Sometime in Earth's future, Case was a computer cowboy who plugged his mind into cyberspace and navigated the vast network of the world's computers, penetrating any computer's security system for a price. But when he double-crossed his employer, the revenge inflicted robbed Case of his ability to "jack in" to cyberspace ever again. Case went to Chiba City, a center of urban decay where anything could be bought or sold, and acquired a drug habit to replace his addiction to cyberspace. One day a woman named Molly turns up in his "coffin" with a proposition. Molly is a technologically enhanced human with reflective night vision glasses implanted over her eyes and lethal blades beneath her fingernails. She is the muscle for a man named Armitage who wants the use of Case's previous cyber-skills. In return, he will correct Case's neural damage so that he can do the job. First they have to steal a construct of a deceased computer jockey. Then they fly to Istanbul to forcibly collect another member of their team, Peter Riviera, a sleazy character whose neural implants allow him to project subliminal messages into the minds of whomever he chooses. Then the team is off to a space station called Freeside where they will carry out their mission. The plan is to infiltrate the home of the secretive Tessier-Ashpool family, who own one of the world's largest and oldest conglomerates. Tessier-Ashpool is governed by its original family members who rotate in and out of cryogenic state, and by two artificial intelligences. But the purpose of the mission and the identity of their employer are mysterious and may have epic repercussions.
Published in 1984, William Gibson's "Neuromancer" may not have been the first "cyberpunk" novel, but it defined the genre and gave birth to the term. At its most basic, the story of "Neuromancer" is a classic caper plot: a mysterious and imposing character assembles a team of individuals, each with his own talent, to break into a target structure. The characters of "Neuromancer" are, in fact, stock characters in a stock plot. But so are fiction's greatest stories. "Neuromancer"'s choppy, brooding style that tells the story through the experiences of one person, Case, owes a lot to noir detective novels. Dashiell Hammett comes to mind. It is interesting to note that Dashiell Hammett's style was born of alcoholism and urban violence and corruption in the 1930's. "Neuromancer" was born of the urban decay and violence of the 1980's, which was to reach a post-War high within a few years of the novel's publication. And many of "Neuromancer"'s characters are drug addicts. History repeats itself, and it is those qualities that put the "punk" in cyberpunk. As for the "cyber" part, "Neuromancer" introduced us to "cyberspace" and was the first to describe a computer network in terms of a geometric "matrix". Although the technology to "jack in" to computer networks has not yet come to fruition, and who knows if it ever will, the interconnectedness and interdependency of "Neuromancer"'s computers is strikingly similar to the Internet today. I think that "Neuromancer"'s instant cult appeal can be attributed to two things: It makes technology sexy. Molly was one of the first cyberbabes. And she is immediately attracted to Case, who is a geeky, pallid computer hacker. And "Neuromancer" describes a future on the fringes of society where urban alienation and technological alienation have combined to create a sort of existential hell, an idea that reflected the experiences and expectations of a disillusioned Generation X. "Neuromancer" is a science fiction novel that is still appealing and thought-provoking 20 years after it was published. And it's influence on our language and on science fiction in film and print is beyond measure.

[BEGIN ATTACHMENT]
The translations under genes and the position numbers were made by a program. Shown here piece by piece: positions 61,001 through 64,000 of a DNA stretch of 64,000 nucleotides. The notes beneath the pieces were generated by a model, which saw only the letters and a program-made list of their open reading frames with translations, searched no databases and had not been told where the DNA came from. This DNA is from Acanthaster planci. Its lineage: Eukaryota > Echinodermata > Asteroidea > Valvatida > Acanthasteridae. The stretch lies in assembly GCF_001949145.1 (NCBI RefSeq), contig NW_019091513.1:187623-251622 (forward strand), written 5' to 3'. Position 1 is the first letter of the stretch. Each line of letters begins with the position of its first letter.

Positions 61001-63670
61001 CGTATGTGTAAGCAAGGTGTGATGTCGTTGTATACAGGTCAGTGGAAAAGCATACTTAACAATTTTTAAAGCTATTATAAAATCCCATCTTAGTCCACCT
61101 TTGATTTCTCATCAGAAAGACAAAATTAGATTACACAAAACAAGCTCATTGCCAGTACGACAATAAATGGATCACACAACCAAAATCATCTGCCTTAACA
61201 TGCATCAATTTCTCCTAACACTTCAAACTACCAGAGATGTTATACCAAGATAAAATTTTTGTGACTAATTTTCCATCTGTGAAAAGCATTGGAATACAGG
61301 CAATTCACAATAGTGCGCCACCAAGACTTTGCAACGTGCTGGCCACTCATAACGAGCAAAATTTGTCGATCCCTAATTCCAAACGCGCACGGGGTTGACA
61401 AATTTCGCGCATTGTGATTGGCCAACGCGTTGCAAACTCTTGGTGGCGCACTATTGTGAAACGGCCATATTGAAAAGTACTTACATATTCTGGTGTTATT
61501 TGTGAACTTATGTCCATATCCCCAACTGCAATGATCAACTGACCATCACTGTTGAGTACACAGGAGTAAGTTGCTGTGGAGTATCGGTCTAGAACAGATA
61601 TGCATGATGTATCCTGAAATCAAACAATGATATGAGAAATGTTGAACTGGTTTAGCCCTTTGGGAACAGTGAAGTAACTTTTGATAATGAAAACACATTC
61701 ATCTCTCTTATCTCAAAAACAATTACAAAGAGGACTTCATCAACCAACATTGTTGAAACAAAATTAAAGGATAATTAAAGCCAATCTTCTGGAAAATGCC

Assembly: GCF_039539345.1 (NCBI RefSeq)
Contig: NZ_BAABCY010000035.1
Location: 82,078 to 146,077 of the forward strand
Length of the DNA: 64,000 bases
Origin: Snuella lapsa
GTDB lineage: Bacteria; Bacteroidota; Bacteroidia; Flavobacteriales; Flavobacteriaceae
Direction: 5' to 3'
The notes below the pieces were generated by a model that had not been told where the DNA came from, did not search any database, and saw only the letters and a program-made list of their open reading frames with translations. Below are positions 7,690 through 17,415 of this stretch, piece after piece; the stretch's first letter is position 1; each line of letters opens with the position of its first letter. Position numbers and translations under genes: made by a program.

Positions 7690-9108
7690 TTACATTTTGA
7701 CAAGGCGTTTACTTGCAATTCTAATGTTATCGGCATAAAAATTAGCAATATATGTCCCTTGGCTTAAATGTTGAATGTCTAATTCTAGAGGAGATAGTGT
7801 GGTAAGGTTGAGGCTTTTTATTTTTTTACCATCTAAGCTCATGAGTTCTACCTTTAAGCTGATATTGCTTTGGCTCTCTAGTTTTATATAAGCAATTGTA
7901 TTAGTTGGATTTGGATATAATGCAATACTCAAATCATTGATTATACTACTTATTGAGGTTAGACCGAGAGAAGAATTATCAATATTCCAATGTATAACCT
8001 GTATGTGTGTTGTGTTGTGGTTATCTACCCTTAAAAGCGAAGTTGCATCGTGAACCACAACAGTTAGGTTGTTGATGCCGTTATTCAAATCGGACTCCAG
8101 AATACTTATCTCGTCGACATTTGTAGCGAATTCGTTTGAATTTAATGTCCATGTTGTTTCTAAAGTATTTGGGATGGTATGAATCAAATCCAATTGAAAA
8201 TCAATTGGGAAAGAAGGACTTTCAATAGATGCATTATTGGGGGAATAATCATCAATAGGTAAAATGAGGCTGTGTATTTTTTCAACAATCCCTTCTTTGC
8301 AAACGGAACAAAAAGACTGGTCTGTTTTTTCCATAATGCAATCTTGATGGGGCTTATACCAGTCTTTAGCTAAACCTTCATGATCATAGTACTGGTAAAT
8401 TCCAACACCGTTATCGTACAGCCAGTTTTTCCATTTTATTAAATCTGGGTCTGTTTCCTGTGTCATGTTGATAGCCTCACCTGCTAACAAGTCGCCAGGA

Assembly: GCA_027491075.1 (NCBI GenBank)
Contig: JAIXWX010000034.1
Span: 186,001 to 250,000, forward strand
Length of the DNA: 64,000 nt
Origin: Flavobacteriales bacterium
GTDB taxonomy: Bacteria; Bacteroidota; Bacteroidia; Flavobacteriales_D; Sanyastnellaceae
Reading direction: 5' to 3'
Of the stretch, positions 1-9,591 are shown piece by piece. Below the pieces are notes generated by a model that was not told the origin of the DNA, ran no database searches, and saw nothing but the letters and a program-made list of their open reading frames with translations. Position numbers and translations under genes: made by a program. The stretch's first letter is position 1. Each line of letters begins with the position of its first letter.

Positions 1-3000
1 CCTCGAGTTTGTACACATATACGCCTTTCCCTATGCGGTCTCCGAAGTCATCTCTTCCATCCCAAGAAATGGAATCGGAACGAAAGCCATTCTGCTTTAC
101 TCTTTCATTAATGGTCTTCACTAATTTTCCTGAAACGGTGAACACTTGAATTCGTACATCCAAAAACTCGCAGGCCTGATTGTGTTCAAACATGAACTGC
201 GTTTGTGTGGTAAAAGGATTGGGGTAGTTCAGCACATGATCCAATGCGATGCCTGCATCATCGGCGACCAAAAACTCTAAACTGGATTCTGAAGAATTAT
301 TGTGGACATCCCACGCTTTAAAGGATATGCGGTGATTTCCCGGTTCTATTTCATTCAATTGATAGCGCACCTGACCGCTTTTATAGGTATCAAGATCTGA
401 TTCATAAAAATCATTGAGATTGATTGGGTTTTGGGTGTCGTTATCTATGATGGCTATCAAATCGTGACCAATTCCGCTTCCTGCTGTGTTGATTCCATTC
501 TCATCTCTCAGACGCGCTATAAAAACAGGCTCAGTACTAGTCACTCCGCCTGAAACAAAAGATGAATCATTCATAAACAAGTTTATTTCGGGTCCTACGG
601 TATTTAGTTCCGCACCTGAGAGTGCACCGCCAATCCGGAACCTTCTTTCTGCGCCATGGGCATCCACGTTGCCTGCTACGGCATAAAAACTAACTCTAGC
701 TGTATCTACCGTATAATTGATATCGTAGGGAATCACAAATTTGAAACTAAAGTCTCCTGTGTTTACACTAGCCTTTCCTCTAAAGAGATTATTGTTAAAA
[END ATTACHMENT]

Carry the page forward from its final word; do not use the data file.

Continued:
on June 8, 1997
"The sky above the port was the color of television, tuned to a dead channel."
So begins William Gibson's prophetic and apocryphal novel NEUROMANCER, the first in his SPRAWL Trilogy and arguably the most important Science Fiction novel of the Century. In a single, mind-bending work, Gibson propelled an entire generation into a new era of information perception, an era that has since woven itself strand-by-strand into the global information nexus we call the World Wide Web.
It begins with Case, a young and bitter cyberspace cowboy prowling the neon-lit streets of Chiba City, in search of his lost identity. Robbed of his talent for working the Matrix as a data thief and cyberspace pirate, his life is a bleak and desolate journey towards self-destruction. Until the day a mirror-eyed assassin offers him a second chance.
Suddenly Case is an unwitting pawn in a game whose board stretches from Chiba to the Sprawl to an orbiting pleasure colony populated by Ninja clones and Zion-worshipping Rastafarian spacers. The job: to hack the unhackable. To break the ICE around an Artificial Intelligence and release it from its own hardwired mind. But at every turn Case is haunted by the shadows of his own dark past, and pursued by a faceless enemy whose very presence can kill.
Ironically, William Gibson tapped out the wonders of NEUROMANCER on a manual typewriter, and was certain it was fated for the Out Of Print stack or a quiet cult following. But now, over ten years later and still in print, it has become a kind of cultural landmark in a sea of Information; a chrome-and-silicon avatar of everything from the World Wide Web to Virtual Reality. NEUROMANCER must not be explained or related; it must be experienced, taken in through the pores and rolled against the tongue like electric adrenaline. And there is only one way to do so.
Pick up a copy. And jack in.
Clay Douglas Major